Wednesday, 27 November 2013

The day Cardinal Wolsey went to Hell

In January 1531, two months after the death of Cardinal Wolsey, Thomas Boleyn - father of Anne Boleyn - invited to his London home French Ambassador Claude la Guische. For this evening, Thomas Boleyn and Thomas Howard, Duke of Norfolk, put together a performance to be acted out especially for the ambassador.
Cardinal Thomas Wolsey
Spanish Ambassador Eustace Chapuys wrote of the event;

"invited to supper Monsieur de la Guische, for whose amusement he caused a farce to be acted of the Cardinal going down into Hell"

This play was a farce entitled 'The going to Hell of Cardinal Wolsey' which depicted the deceased Cardinal's journey down to Hell.
The two men wanted to show off their own new positions as important court figures now that Wolsey had gone, as well as to emphasise that Wolsey's reign is over and that his methods and influences were in the past and a new era had begun; a Howard era. The inclusion of having a Cardinal, a man of the Catholic church, being abused and sent to hell was a euphemism for the growing hatred King Henry held for the Catholic church and the Pope, which had arisen due to the Pope's refusal to grant Henry a divorce.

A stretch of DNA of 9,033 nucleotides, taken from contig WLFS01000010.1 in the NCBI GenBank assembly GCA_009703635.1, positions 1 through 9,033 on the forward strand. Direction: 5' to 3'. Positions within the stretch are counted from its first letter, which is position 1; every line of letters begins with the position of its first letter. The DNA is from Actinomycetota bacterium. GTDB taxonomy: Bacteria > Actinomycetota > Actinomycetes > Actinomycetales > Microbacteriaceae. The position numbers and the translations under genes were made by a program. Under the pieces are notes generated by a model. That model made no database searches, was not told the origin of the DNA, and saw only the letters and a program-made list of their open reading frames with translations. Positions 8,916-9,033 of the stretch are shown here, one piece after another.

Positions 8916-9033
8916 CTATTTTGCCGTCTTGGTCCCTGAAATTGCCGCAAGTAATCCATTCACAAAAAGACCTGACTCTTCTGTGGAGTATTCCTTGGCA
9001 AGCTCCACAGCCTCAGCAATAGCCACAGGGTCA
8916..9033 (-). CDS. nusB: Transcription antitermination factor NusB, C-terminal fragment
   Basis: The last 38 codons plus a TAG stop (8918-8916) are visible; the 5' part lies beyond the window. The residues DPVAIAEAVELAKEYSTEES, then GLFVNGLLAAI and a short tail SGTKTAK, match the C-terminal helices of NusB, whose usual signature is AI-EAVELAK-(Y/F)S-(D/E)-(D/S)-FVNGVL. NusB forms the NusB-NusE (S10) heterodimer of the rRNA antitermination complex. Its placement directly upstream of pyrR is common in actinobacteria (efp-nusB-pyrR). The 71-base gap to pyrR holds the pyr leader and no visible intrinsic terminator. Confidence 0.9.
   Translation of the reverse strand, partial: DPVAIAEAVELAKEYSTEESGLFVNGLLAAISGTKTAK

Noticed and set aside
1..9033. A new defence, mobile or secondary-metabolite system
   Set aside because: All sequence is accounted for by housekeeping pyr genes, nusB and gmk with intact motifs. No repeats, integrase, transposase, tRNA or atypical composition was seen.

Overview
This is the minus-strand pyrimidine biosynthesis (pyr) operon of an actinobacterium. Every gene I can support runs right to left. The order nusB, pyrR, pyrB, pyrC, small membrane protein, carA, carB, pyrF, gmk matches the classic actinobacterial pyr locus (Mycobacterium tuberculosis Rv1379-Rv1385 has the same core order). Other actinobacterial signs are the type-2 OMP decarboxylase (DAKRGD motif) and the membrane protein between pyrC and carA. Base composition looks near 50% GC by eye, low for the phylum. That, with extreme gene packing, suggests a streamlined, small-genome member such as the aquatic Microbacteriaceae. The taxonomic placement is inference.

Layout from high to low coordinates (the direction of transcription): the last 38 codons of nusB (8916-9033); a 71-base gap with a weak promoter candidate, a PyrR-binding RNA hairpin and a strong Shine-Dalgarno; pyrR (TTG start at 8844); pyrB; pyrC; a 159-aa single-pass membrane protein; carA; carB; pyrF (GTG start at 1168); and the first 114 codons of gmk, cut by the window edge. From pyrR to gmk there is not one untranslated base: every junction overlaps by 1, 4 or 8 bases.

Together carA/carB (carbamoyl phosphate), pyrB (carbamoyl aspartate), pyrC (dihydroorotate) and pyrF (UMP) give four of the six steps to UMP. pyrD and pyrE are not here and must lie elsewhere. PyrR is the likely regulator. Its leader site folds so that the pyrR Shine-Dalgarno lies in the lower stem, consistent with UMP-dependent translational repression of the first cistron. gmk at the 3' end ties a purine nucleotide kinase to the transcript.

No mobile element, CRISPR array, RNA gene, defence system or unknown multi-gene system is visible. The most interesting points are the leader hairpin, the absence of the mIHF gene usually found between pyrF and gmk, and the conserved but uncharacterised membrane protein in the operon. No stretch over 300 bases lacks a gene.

The fact that this was performed specifically for the French ambassador is also of significance; immediately before Wolsey's downfall the French were plotting with him, as the two had shared a 'special relationship'. Also, Boleyn and Howard saw this as an opportunity to present themselves to the French as the possible new intermediaries between the French and King Henry.

The French ambassador was not amused by the spectacle - Chapuys wrote that;

"he much blamed the earl, and still more the Duke for his ordering the said fare to be printed"

Following the performance Thomas Howard gave the order to have the play printed so that the sentiments expressed in it could be spread to many others at court.
The play was later performed at the royal court for the king; Wolsey being played by the court jester and the devils dragging him down to hell by four noblemen.


  1. Do we know who the four noblemen who dragged him down to hell in the court performance were? In Hilary Mantel's novel they were four of the five who later got executed with Anne Boleyn, Cromwell specifically picking them out as punishment for their having participated in the performance. Are they really known, or was that just a supposition, artistic license for the sake of the novel?

  2. I noticed this too. I think it unlikely. Bereton was very different to the other three- much older